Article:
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Redefining management in the Digital Age

Posted by Chad O'Connor  January 22, 2014 06:00 AM

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The world is experiencing a technology-driven transformation that is as big or bigger than the industrial revolution. Just like the change to management brought about by industrial practices, the digital age is forcing organizations to rethink how they manage and organize to create and distribute value.

There are three big trends emerging:

1. The rising power and responsibility of the individual as work (and who does the work) becomes more transparent.

2. Commoditizing access to markets, making it easier for individuals and small firms to find work. This reduces the risk of leaving full-time employment and makes it difficult for large organizations to retain talent.

3. The increase of loosely coupled groups, connected by purpose. These groups can develop and deliver value more efficiently than hierarchically structured organizations.

At The Community Roundtable – a Boston-based research, training and advisory firm – we track and make sense of how these trends are influencing management practices. Our clients are at the forefront of understanding how to drive results within this new business environment – companies like SAP, CSC, Intuit, Whole Foods, EMC, Rackspace, Fidelity, BASF and many others.

We call this the discipline of community management, a long established technique in the public and non-profit sphere, but increasingly becoming commonplace in for-profit organizations looking to achieve business goals and restructure how work gets done.

For the past four years, we have published The State of Community Management – an annual research report on management trends. The research documents emerging management practices, including initiatives and milestones required to derive positive outcomes from these new management techniques. We report on these trends in the context of the Community Maturity Model, which helps frame expectations on how management needs to adapt.

Since we first published research in 2010, community management standards have emerged and the discipline has become more strategic. Our most recent research suggests c-level executives sponsor 25% of community initiatives and VPs sponsor another 35% of initiatives. In addition, over 60% of organizations have some kind of online engagement training for employees and over 85% of organizations are seeing changes in the way people work.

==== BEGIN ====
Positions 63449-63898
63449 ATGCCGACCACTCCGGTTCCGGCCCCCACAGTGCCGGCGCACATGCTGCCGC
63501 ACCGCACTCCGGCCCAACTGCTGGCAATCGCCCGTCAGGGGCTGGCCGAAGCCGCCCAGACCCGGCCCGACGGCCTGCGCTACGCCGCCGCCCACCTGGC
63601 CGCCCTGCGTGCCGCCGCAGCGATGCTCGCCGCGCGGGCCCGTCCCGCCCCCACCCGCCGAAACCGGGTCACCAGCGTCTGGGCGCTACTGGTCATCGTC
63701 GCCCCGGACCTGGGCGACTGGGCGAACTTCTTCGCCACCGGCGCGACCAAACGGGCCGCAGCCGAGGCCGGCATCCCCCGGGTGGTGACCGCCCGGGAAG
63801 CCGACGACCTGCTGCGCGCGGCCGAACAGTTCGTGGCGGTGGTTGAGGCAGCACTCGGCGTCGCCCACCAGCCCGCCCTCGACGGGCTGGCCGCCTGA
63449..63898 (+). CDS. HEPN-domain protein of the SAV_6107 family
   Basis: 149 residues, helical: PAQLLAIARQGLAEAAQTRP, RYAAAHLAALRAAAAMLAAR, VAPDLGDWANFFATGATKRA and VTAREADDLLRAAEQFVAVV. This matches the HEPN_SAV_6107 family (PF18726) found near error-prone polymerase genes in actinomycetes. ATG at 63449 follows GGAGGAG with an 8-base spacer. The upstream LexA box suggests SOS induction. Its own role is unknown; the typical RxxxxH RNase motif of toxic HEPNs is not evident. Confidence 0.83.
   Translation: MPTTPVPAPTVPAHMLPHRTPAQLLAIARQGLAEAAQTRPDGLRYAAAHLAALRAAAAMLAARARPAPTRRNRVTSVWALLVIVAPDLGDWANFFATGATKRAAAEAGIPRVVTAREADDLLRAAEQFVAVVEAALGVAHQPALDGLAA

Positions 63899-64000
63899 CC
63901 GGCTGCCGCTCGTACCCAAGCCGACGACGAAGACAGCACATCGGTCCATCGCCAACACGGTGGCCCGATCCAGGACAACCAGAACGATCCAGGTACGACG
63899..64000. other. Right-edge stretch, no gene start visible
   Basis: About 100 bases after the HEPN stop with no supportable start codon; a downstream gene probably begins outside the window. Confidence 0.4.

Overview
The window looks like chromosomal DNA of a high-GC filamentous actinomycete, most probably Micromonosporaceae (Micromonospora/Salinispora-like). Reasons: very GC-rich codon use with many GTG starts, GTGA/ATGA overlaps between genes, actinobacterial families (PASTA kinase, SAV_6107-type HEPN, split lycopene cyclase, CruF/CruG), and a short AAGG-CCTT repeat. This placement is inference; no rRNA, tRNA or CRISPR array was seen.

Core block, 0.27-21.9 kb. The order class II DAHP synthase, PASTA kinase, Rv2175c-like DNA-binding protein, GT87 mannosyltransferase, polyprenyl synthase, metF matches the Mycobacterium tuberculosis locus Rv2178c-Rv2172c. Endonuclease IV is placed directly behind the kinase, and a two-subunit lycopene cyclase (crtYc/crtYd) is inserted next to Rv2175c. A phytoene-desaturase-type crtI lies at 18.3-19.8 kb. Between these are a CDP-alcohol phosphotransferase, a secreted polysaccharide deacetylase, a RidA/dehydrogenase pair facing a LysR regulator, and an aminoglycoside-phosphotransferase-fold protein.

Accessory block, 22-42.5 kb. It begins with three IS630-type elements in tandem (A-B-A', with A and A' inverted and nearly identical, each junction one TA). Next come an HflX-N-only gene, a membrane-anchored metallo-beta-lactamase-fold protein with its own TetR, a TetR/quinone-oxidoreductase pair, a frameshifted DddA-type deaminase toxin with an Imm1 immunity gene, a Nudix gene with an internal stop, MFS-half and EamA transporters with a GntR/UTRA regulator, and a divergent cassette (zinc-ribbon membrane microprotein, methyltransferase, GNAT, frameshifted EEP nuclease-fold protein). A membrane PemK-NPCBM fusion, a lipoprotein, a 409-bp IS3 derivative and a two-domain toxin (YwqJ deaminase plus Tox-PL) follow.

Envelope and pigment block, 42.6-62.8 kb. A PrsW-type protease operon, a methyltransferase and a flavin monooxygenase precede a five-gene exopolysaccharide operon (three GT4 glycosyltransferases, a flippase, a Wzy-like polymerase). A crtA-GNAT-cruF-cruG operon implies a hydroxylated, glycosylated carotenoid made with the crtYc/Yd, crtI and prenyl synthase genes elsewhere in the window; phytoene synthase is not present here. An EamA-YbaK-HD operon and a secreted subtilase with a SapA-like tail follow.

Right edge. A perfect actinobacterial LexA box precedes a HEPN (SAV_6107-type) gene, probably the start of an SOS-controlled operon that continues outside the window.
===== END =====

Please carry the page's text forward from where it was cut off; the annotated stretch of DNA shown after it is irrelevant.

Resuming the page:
One continuing area of weakness is the ability to track and measure value with these initiatives. Because community growth dynamics are so different from how value is created and delivered today, organizations struggle with how to measure and report on it. Ultimately, traditional analytic techniques fall short when looking at how behavior, relationships and social pressure affect outcomes.

This year our research focuses on specific online communities and the markers of their management maturity. It allows us to benchmark progress across use cases, organizations, and industries. The ability to standardize measurement across organizations is an exciting milestone in itself and suggests that emerging management practices are becoming more common as organizations adapt to the new management realities of the digital age.

If you or someone in your organizations manages online communities – either for internal employee collaboration purposes or for external customer support or marketing purposes - please consider participating in this year’s research.

The survey takes 15-20 minutes and as a thank you we have special participant pricing on TheCR Network memberships and on Community Audit services.

If you are interested in this space and want to learn more, please visit our Community 101 resources.

Rachel Happe is Principal and Co-Founder at The Community Roundtable.

This blog is not written or edited by Boston.com or the Boston Globe.
The author is solely responsible for the content.

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